# In propensity score matching, what violations or implications may result from having fitted propensity scores that are not centered at 0.5?

I currently have a procedure doing propensity score matching, and I use the fitted propensity scores (obtained via a glm call) and match on those. It turns out that I have about 60-70% more fitted values that are less than 0.5 than those greater than 0.5.

Hence, my fitted scores are skewed left. I am wondering if this violates any rules or what the implications might be from this and if it is something that can be assumed away? Thanks.

• There is no reason for fitted propensity scores to have mean or median equal to 0.50. No assumption is violated. At first instance, "clip them" slightly (i.e. drop instance outside $[0.025, 0.0975]$) and use the PS as planned (through IPTW, inclusion as additional covariate, etc.). – usεr11852 says Reinstate Monic Nov 27 '18 at 23:59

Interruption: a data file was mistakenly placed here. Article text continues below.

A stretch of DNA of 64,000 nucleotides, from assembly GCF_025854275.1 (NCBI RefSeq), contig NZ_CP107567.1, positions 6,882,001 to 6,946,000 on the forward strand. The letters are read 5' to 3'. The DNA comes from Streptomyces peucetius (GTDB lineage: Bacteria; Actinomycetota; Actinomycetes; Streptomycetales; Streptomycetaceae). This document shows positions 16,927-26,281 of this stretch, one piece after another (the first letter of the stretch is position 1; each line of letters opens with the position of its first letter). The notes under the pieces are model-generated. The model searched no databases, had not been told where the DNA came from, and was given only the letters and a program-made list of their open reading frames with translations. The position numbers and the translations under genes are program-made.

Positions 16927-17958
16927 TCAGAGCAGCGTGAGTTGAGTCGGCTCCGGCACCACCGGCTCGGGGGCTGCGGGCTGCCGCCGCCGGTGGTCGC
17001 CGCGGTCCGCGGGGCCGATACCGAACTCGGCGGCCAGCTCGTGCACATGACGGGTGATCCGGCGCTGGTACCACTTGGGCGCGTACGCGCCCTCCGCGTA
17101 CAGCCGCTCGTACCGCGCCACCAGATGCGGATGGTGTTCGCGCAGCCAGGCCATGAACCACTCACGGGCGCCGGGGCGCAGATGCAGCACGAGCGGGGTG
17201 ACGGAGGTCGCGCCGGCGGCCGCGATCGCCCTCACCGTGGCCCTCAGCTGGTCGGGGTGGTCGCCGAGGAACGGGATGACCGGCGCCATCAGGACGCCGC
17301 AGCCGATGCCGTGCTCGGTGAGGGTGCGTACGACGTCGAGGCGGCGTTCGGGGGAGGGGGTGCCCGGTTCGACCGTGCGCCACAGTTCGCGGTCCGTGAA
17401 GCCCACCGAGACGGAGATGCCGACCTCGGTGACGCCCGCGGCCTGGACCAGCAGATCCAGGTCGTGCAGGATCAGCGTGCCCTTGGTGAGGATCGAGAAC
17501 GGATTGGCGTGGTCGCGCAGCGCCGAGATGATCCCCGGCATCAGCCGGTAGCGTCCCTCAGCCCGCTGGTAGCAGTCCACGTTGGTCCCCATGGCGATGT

1. if the range of the estimated PS is too narrow this might suggest that a potentially confounder is unaccounted for. Simply put, we do not have ignorability. The potential outcomes $$Y$$ are not independent of the treatment variable $$A$$ even if we condition on some other variables $$X$$.
3. we might simply overfit our treatment assignment data $$A$$. This would have the direct consequence that our PS estimates are artificially over-determined. We should focus into getting a well-calibrated and properly estimated method to estimate the PS to begin with.